skip to main content

SciTech ConnectSciTech Connect

This content will become publicly available on December 13, 2016

Title: Role of cytochrome P450 hydroxylase in the decreased accumulation of vitamin E in muscle from turkeys compared to that from chickens

Turkeys and chickens reared to 5-weeks of age and fed diets with feedstuffs low in endogenous tocopherols were examined. Treatments included feed supplemented with RRR (natural source vitamin E) alpha tocopheryl acetate (AcT, 35 mg/kg feed) and all-racemic (synthetic vitamin E) AcT (10 and 58 mg/kg feed). AcT ingestion per kg body weight was statistically similar between chicken and turkey only when the RRR-AcT containing diet was fed. Metabolites of alpha tocopherol (AT) and gamma tocopherol (GT) were measured in bile. When fed the RRR AcT diet, AT- and GT-metabolites were 8.3 and 5.3-fold elevated in turkey compared to chicken, respectively (p<0.001). When fed all-racemic AcT at 58 mg/kg feed, AT- and GT-metabolites were 2.2 and 2.4-fold elevated in turkey compared to chicken, respectively (p<0.01) with AcT ingestion per kg body weight 1.29-fold higher in the chickens (p<0.001). Turkey cytochrome P450 2C29 (CYP2C29) was increased relative to its chicken ortholog based on both RNA-Seq (p<0.001) and activity-based protein profiling (p<0.01) of liver tissue. Turkey CYP3A9 and CYP4F22 were increased compared to their chicken orthologs using as determined by Activity- Based Protein Profiling (p<0.05). The 3A and 4F family are noted as tocopherol hydroxylases in mammals. Alpha tocopherol concentrations in plasma,more » liver and muscle from turkey were 1.7 to 4.7-fold lower than the respective tissues from chicken (p<0.05). Lipid oxidation occurred more rapidly in turkey thigh compared to chicken thigh (p<0.05). These studies suggest that elevated tocopherol metabolism by cytochrome P450 hydroxylases in turkey liver contribute to the decreased accumulation of tocopherols in turkey tissues compared to that of chicken.« less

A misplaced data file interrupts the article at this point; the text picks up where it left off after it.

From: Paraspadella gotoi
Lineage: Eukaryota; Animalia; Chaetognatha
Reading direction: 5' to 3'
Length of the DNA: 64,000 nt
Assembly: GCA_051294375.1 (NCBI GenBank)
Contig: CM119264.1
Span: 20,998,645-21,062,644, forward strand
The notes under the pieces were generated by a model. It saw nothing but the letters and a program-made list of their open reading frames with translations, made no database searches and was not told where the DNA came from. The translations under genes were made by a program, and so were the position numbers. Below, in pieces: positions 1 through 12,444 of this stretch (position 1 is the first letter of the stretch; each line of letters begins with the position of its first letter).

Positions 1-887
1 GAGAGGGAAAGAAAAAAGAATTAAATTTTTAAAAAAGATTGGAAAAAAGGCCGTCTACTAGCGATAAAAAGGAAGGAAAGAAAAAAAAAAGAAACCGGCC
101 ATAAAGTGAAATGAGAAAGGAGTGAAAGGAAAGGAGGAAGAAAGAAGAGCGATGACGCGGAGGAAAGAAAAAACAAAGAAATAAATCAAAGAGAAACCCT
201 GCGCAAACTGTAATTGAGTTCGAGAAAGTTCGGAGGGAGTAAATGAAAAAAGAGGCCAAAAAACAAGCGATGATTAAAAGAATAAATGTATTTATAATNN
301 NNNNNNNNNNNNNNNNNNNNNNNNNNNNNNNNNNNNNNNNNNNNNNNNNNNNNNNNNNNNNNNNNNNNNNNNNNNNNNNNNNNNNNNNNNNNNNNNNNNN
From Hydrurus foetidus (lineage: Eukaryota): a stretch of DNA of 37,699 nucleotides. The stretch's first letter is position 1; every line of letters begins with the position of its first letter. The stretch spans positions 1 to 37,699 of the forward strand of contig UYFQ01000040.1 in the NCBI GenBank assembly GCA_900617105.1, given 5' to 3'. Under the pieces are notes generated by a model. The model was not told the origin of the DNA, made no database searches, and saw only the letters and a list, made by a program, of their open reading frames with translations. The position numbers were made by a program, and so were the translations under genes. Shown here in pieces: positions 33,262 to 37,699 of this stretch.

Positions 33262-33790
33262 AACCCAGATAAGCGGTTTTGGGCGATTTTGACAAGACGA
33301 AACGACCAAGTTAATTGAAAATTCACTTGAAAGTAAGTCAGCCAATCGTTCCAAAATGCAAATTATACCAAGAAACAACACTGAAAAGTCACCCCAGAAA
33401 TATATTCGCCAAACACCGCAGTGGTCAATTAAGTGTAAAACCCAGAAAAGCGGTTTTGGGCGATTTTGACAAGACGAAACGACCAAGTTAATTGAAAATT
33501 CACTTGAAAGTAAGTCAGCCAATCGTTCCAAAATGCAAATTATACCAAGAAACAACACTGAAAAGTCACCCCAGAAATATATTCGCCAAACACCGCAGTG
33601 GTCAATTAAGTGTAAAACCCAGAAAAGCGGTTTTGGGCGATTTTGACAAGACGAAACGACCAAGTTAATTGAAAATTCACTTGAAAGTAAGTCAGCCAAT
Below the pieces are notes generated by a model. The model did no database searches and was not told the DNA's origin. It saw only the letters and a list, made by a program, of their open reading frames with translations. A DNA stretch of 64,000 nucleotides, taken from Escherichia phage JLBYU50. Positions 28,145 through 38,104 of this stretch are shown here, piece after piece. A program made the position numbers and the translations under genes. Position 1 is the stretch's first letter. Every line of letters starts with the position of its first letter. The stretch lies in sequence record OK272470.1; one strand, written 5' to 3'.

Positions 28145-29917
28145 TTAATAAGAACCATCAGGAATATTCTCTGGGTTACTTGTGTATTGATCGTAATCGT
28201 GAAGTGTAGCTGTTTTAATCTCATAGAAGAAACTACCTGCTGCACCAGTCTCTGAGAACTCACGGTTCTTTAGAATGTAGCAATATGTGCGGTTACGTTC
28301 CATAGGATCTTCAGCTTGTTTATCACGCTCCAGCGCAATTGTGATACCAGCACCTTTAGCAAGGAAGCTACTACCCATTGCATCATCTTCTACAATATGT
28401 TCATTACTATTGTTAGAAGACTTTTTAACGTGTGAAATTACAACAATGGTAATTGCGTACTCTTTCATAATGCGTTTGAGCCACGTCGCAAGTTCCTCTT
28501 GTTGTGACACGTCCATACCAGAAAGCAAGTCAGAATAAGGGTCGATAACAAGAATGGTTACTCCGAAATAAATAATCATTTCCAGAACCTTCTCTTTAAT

[1] ;  [1] ;  [2] ;  [1] ;  [3] ;  [4] ;  [3] ;  [5] ;  [1]
  1. Univ. of Wisconsin-Madison, Madison, WI (United States). Dept. of Animal Sciences
  2. Cornell Univ., Ithaca, NY (United States). Division of Nutritional Sciences
  3. Pacific Northwest National Lab. (PNNL), Richland, WA (United States). Biological Sciences Division
  4. Archer Daniels Midland Co., Quincy, IL (United States).Animal Nutrition Division
  5. Univ. of Wisconsin-Madison, Madison, WI (United States). Dept. of Animal Science
Publication Date:
OSTI Identifier:
Report Number(s):
Journal ID: ISSN 0021-8561; 48680; 48135
Grant/Contract Number:
AC05-76RL01830; P41GM103493
Accepted Manuscript
Journal Name:
Journal of Agricultural and Food Chemistry
Additional Journal Information:
Journal Volume: 64; Journal Issue: 3; Journal ID: ISSN 0021-8561
American Chemical Society
Research Org:
Pacific Northwest National Laboratory (PNNL), Richland, WA (US), Environmental Molecular Sciences Laboratory (EMSL)
Sponsoring Org:
USDOE Office of Science (SC), Biological and Environmental Research (BER) (SC-23)
Country of Publication:
United States
60 APPLIED LIFE SCIENCES lipid oxidation; metabolites; poultry; rancidity; vitamin E; Environmental Molecular Sciences Laboratory